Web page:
The sale of non-performing notes set a record breaking year in 2015. So it’s no surprise that the biggest question we have received at our 3-day trainings this year is: What does 2016 look like?
Well if January is any indicator, which we think it is, it will be another record year but not so big as to over-heat the market.
So far we know this:
Fannie Mae made the first sale announcement of the year. Their first sale will be $1.35 Billion in NPL’s. This is just higher than their previous record sale in November 2015 ($1.24 Billion).
Freddie Mac followed up shortly after that with a $1.6 Billion dollar sale. This is also a record high sale number for them!
So, right now it looks like 2015 $18 Billion in sales will be eclipsed by about another $2-$3 Billion. So look for about $21 Billion in NPL’s sold this year.
Again, they won’t overheat the market so those in the NPL business will have a long run at super-inventory levels.
Get started now!
In the Spotlight
The month’s “In The Spotlight” column takes a somewhat different approach. This month is Super Bowl month and here in Dallas it has been a long-time, 20 years to be exact, since our Cowboys last appeared and won a Super Bowl title. So suffice it to say we tend to “live-in-the-past.” So this time of year names like Aikman, Emmitt, Lilly and Pearson are tossed about. However one name still stands above them all and that is Roger Staubach.
A former star quarterback for the Dallas Cowboys—his teams reached the Super Bowl five times, winning twice, Staubach transitioned from pro football to a successful career in commercial real estate. I recently read an interview with Staubach in the January issue of D Magazine. Following is an excerpt from the interview that I feel is worth sharing:
What’s the toughest challenge you’ve had to overcome? I’ve always believed you have to have the right people in the right places, but the challenge is getting the right people in the right places working together.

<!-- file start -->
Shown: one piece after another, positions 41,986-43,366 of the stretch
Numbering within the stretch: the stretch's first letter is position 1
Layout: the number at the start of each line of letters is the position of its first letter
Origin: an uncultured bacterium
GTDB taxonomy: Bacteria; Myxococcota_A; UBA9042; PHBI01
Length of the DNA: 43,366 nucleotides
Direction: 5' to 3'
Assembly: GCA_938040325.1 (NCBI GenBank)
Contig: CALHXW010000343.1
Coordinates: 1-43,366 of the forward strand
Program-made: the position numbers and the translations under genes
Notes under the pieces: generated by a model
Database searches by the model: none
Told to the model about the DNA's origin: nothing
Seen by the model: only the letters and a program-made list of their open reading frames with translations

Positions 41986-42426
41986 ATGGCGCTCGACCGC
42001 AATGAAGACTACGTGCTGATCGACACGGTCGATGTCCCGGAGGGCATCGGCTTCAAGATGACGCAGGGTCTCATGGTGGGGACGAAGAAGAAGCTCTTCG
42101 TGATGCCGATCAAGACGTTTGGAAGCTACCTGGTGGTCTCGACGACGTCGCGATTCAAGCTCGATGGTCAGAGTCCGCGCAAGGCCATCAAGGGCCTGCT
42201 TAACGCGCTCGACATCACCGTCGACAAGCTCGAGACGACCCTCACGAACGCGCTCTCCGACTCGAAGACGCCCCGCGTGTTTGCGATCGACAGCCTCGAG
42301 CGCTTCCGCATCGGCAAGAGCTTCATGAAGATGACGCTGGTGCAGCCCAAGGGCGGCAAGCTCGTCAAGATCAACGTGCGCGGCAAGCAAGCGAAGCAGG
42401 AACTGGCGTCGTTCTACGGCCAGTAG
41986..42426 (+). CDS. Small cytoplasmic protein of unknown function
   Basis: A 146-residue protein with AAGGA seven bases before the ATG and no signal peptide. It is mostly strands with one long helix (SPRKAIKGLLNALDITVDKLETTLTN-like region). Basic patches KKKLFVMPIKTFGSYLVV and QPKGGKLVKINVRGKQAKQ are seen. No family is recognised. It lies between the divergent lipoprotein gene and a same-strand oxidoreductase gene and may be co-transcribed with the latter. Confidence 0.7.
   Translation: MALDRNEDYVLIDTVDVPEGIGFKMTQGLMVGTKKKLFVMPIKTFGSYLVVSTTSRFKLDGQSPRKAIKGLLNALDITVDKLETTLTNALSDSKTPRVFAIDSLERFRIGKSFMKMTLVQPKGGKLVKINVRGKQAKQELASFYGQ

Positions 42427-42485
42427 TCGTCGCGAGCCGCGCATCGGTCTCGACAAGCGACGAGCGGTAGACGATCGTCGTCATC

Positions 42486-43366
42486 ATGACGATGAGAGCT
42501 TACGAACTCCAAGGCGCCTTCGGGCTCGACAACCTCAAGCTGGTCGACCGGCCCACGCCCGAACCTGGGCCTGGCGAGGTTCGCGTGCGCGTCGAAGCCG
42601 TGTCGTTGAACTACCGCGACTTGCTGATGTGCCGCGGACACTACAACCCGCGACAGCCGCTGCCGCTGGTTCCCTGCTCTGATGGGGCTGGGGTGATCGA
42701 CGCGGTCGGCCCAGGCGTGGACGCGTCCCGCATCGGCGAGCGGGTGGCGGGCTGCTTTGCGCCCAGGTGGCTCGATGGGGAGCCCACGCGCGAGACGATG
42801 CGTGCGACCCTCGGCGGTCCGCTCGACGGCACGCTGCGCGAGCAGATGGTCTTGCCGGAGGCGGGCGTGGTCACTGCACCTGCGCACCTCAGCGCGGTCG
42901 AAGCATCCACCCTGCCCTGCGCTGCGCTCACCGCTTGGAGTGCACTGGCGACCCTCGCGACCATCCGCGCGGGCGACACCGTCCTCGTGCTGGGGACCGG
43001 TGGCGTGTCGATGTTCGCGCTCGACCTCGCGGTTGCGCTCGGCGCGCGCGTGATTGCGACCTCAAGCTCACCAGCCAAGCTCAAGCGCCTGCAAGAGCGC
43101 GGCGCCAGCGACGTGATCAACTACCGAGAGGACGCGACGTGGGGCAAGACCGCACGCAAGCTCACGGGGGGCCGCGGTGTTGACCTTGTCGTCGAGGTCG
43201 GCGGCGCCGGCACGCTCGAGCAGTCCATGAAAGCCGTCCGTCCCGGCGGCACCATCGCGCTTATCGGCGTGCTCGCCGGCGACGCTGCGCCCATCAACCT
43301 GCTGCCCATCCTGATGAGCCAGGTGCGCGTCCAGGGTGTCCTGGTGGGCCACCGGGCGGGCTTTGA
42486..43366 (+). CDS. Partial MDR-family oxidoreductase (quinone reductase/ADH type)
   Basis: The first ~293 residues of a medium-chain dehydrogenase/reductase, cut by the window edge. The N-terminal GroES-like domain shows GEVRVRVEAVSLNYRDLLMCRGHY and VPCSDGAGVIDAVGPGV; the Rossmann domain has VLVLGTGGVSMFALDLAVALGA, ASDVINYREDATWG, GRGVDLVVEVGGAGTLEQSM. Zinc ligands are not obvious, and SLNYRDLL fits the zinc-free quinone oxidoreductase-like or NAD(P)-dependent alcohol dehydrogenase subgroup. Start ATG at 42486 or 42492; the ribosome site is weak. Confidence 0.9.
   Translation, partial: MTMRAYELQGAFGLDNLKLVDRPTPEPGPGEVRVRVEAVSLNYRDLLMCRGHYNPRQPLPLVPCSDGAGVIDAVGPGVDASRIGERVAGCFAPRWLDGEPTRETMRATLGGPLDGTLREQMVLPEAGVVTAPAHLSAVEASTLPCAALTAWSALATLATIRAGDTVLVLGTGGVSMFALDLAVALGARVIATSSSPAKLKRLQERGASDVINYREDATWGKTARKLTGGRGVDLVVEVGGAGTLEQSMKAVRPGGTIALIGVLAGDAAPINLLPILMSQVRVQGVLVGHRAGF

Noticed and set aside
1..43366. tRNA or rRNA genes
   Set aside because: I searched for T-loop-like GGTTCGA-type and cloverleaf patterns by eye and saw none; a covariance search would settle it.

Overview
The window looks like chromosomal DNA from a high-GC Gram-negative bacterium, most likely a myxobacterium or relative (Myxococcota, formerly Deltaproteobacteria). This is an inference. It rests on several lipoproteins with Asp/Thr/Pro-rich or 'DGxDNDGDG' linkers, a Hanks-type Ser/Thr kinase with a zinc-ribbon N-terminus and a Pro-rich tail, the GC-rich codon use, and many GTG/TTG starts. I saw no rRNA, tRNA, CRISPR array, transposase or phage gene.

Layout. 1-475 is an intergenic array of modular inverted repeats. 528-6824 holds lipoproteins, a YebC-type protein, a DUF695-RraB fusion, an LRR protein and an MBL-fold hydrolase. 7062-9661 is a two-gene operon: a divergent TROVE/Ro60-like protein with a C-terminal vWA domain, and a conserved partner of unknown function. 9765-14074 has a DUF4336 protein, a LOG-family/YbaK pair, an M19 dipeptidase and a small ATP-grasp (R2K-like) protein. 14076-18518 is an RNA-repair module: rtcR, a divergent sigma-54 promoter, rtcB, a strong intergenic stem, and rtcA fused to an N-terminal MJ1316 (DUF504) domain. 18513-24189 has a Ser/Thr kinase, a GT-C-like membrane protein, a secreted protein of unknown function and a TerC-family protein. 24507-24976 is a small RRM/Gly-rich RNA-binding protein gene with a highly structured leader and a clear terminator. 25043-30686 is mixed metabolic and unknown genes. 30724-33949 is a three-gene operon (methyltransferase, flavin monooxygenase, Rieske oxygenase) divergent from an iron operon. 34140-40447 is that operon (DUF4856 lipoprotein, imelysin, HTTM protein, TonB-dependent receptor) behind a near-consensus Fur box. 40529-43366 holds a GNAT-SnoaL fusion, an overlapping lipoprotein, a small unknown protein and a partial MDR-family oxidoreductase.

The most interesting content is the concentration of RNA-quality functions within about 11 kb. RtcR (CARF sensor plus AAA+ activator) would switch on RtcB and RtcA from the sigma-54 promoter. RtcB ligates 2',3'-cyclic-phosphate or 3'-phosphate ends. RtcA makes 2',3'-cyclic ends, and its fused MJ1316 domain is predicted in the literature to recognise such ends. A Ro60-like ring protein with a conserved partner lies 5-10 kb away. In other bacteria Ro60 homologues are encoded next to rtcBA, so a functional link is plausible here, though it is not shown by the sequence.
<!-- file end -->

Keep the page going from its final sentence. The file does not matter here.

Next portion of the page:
What do you enjoy most about what you do? Interacting with the people in our company as well as our customers. It’s fun putting good people together. Our business is a service business. I really enjoy bringing the people in our company together with our prospective clients.
What’s the best business advice you can offer? It takes a lot of unspectacular preparation to get spectacular results. You have to work hard at what you do. I always like that saying that “there are no traffic jams on the extra mile.”
Capital Markets Update
PREPARING FOR AN OPPORTUNITY OR AN EMERGENCY?
by Ryan Parson
Beyond the Emergency Fund
The traditional planning world advises that you have a minimum of three, and up to twelve months’ living expenses set aside in a savings or money market account for unexpected expenses. Planners usually call this the “Emergency Fund.”
There’s no denying that every family should have ready money. You don’t know if or when you’ll need it, but you have to be ready in the event of things like significant medical expenses or a temporary loss of income.
The Advantages of Moving Quickly via an Opportunity Fund
While having an emergency fund certainly makes sense, the concept begs a bigger question…
Exactly how much cash should you have lying around – and for what purpose?
What you don’t hear about often enough is the advantage of an “Opportunity Fund” that is ready for an appropriate investment opportunity.
Both types of reserve funds require cash, but they serve very different purposes.
An Emergency Fund allows you to be ‘reactive’ to life’s occasional challenges.
An Opportunity Fund allows you to be ‘proactive’ with life’s many opportunities. Emergency cash can be thus both Protective AND Providential.
Of course it’s true there’s a downside to idle dollars, but many successful investors still set aside extra capital to move quickly.
Could Your Cash Reserves Do Double Duty?
Ask yourself why you’re holding a cash reserve in the first place? The answer has to do with being prepared for unforeseen events. Are these reserves strictly for reactive responses, or could your cash reserves do double duty as your Opportunity Fund?
When your next investment opportunity presents itself, will you be prepared? Put differently, will you, as an active passive investor, be prepared to handle not just unforeseen expenses but also be ready to move quickly and decisively to build wealth and passive cash flow when that opportunity appears?
Here’s to being prepared,
Quote of the Month
“Great things are done by a series of small things brought together.” – Vincent Van Gogh